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Revocable Living Trust

Your Revocable Living Trust, Schedule of Trust Assets and General Grant and Assignment

A Trust is a legal entity to which you transfer substantially all of your assets, and formally title them in your Trust instead of your individual name. Your assets are held by you as Trustee, and administered for your own benefit. On your death, your named Successor Trustee steps in your shoes, and manages and distributes the assets owned by your Trust to the Beneficiaries which you have designated in the Trust to inherit from you. As such, your Trust, and not your Will, determines who gets what after you are gone.

Assets owned in Trust avoid Probate, with its staggering expense and court delays. The legal fees to undergo Probate are set by the California Legislature in Probate Code Sections 10810 – 10814, and are a percentage of the Gross value of the Estate, which is determined by a Court appointed Probate Referee.  For example, an Estate with gross value of $1 million will pay $23,000 to each the Estate Representative and the Estate Attorney; a $2 million dollar estate – $33,000 to each, and a $5 million dollar estate – $63,000 to each!

The terms and structure of your Trust will be customized to fit your specific circumstances and family dynamic, will depend on the extent of assets you transfer into the Trust, and the inheritance goals which you seek to put in place for those whom you designate to inherit from you through the Trust.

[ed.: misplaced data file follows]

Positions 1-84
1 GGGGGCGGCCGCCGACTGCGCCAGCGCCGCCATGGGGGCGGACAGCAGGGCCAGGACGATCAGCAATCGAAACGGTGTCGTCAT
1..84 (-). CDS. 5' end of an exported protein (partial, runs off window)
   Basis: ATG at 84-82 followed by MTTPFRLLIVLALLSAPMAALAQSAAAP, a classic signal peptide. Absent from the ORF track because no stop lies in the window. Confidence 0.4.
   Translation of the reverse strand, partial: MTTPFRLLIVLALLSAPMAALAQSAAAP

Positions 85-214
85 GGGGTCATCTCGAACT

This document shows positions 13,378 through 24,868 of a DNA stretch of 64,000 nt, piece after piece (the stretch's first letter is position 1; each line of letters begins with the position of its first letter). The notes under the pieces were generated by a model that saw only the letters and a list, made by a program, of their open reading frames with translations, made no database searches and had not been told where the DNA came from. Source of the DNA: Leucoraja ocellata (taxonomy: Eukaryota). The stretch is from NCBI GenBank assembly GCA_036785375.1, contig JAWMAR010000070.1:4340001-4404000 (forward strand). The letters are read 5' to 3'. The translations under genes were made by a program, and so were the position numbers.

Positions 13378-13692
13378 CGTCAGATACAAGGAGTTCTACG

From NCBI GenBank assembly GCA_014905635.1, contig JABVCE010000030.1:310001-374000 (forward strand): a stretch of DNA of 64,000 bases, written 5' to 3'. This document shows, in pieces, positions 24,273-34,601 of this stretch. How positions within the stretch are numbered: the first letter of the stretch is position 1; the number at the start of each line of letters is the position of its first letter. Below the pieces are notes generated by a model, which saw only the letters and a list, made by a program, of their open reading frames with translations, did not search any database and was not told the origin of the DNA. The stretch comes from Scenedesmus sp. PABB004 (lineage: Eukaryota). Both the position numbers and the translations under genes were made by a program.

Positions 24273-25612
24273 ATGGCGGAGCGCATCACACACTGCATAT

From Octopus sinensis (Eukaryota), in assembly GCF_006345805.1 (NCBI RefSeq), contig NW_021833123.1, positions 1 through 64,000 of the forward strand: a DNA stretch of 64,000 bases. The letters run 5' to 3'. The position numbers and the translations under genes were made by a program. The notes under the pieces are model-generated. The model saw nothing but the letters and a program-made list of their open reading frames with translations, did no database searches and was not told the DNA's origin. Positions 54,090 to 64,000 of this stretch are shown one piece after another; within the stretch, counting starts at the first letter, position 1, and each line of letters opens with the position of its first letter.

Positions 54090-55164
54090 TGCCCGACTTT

Because your Trust is revocable, you can change the terms of the Trust at any time during your life. And, because you are in full control of your assets, the Trust reports to your Social Security Number, and your income tax reporting remains unchanged. Moreover, transferring real estate into your trust does not trigger reassessment of the property taxes.

While you have full control and access to all your trust assets, those you name as beneficiaries after you are gone, do not have such access and control. This allows you put in place spendthrift and asset protection provisions that may shield your beneficiaries from their own creditors.

Schedule “A” to your Trust which is also your General Grant and Assignment will specifically assign to your Trust all of your right, title and interest in your property, but it is no substitute to the process of Funding the trust. This involves conveying title of your assets into your Trust. For example, by way of the next document, the Trustee’s Certificate, you will convey your financial assets into your Trust, while real property situated anywhere in the United States is conveyed via a Quitclaim Deed, which is notarized and recorded with the County Recorder’s Office where the property is located. This avoids Probate administration in multiple States, because real estate is always subject to Probate in the State where it is located (unless owned in Trust).

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